After over 25 years of experience in the practice of law, and extensive representation of snow and ice professionals for the past 17 years, I can unequivocally state the most important element in the attorney/client relationship is trust. Earning the trust of new clients is sometimes a difficult task, but it is a task I must accomplish to properly provide legal representation.
Clients generally come to me when they are faced with a problem. The problem may be a lawsuit, or it may be a business relationship where a Contract is needed to set forth the terms of the Agreement for Services. No matter what the situation, my clients must have confidence they can honestly describe the situation to me, and confidence I will not disclose any sensitive information. People say my clients are generally aware there exists an attorney/client privilege, but they are still at times hesitant to reveal what they believe may be harmful information. It is my job to make sure my clients feel comfortable with me, so my clients may not hesitate disclosing all necessary and important information.
As a young attorney, I quickly came to realize not all clients were entirely forthright. I would start off being provided one version of events by my client, and as the case progressed, I was able to sense the truth was somewhat shifting. As officers of the court, attorneys are not permitted to allow their clients to lie, and there were times it was necessary for me to make my clients aware of this rule.
Thankfully, as my representation of snow and ice professionals grew, I came to realize the industry is populated by hardworking and honest individuals. With very few exception, my clients in the snow and ice industry are merely seeking to achieve what they believe is fair.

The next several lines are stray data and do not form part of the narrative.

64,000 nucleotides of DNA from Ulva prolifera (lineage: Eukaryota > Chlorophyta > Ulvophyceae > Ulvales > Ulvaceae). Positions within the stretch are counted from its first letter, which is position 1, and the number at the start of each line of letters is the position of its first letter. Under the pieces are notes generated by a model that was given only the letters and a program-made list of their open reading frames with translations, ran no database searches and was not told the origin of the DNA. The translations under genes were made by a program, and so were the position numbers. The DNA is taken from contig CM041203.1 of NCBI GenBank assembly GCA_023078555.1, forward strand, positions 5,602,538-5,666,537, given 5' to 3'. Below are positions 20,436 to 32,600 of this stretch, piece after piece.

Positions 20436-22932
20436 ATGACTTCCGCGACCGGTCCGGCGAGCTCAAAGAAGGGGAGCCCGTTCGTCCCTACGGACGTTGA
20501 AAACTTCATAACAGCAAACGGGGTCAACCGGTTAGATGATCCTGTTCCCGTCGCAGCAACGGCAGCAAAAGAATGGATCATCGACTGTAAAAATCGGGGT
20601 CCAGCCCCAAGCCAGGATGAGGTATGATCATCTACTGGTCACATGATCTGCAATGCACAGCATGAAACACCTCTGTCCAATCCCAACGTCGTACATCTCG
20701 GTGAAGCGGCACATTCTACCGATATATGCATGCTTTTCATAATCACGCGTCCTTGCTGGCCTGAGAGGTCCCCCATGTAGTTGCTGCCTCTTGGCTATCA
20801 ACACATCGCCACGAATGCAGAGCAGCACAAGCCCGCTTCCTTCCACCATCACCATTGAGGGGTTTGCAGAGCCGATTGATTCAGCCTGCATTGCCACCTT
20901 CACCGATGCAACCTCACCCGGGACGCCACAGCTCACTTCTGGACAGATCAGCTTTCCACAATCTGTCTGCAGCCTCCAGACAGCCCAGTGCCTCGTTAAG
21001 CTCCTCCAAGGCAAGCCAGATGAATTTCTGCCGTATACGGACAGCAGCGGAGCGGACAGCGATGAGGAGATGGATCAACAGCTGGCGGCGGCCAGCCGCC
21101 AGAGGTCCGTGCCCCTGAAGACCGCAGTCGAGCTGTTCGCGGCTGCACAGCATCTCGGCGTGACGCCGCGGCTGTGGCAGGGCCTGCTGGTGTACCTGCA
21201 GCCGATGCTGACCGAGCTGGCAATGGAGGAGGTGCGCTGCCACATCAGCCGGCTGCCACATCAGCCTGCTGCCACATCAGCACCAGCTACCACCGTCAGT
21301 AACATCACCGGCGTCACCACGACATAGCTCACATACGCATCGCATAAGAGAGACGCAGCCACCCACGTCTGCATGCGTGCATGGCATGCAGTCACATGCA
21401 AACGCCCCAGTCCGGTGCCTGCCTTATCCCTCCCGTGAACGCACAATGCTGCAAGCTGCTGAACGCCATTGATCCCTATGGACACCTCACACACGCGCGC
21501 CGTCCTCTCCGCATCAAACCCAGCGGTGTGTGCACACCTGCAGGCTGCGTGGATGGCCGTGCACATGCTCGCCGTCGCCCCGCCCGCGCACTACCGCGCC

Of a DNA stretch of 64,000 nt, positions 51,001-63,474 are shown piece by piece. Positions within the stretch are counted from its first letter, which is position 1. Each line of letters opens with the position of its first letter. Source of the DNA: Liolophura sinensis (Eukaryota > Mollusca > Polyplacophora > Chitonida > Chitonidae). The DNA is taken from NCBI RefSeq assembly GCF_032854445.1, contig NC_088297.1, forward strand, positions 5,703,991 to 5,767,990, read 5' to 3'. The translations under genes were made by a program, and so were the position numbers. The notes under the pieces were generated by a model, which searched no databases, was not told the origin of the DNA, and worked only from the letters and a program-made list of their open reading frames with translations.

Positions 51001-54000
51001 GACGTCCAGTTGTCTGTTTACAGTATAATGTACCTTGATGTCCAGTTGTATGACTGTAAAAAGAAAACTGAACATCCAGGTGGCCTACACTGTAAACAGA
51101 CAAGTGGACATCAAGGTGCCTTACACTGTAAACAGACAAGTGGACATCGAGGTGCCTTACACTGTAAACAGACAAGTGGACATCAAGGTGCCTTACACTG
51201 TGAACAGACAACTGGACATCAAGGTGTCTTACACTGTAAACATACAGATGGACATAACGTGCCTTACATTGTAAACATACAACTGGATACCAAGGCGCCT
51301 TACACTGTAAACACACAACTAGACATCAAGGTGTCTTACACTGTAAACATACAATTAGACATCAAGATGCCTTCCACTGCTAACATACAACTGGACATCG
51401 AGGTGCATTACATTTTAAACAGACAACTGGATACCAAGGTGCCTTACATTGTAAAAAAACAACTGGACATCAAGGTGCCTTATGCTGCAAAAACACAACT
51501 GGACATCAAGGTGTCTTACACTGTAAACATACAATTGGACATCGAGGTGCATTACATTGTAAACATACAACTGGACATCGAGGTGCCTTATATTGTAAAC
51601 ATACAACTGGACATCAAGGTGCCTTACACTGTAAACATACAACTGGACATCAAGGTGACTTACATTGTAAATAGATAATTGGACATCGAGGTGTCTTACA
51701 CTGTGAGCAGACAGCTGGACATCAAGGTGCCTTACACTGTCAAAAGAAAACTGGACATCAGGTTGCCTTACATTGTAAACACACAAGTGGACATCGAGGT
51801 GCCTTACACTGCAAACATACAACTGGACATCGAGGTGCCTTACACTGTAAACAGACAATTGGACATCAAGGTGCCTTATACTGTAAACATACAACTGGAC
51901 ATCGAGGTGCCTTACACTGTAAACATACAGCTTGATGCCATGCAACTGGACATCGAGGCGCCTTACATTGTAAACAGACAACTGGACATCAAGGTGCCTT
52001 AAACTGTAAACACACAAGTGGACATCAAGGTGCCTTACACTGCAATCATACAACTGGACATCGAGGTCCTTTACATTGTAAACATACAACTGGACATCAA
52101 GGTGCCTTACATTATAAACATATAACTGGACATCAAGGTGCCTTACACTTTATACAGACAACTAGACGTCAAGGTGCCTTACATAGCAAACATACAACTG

When entering into a relationship with a new client, I make sure the client understands I need the client’s full cooperation and trust to achieve the result the client is seeking. As an example, if I am defending a lawsuit brought against a snow and ice company for a failure to properly service a job location, I need my client to tell me if there was a service problem. I always explain to clients that the last thing I want is to be surprised when my client says something harmful to our case in a deposition or at trial, as that does not leave me an opportunity to properly defend the problematic area. If my client explains what may be a problematic area early in a case, we can decide how best to present our position, and many times, we realize the problem is not as significant as it initially seemed. The important point to take from this is to completely trust your attorney, and be honest with your attorney.
Similarly, when I deal with other attorneys, I am always honest, and I always keep my word. If I have dealings with an attorney who is untrustworthy, I will always remember that, and I will always make sure I watch the attorney to ensure he or she acts ethically. An attorney who acts unethically will quickly gain a reputation, and in my opinion, will not be able to serve as an advocate on behalf of his client.
There are clients who are new to litigation, who seem uncomfortable with the process. This is expected, and it is my job, as their attorney, to make them comfortable. I do my best to explain the process, and make sure the client understands we need to trust each other as we proceed. I gain the trust of my client through communication, as I make sure the client understands all steps of the legal process, and is not surprised or confused by the proceedings. I find communication is vital in establishing a relationship and in fostering growth of the relationship.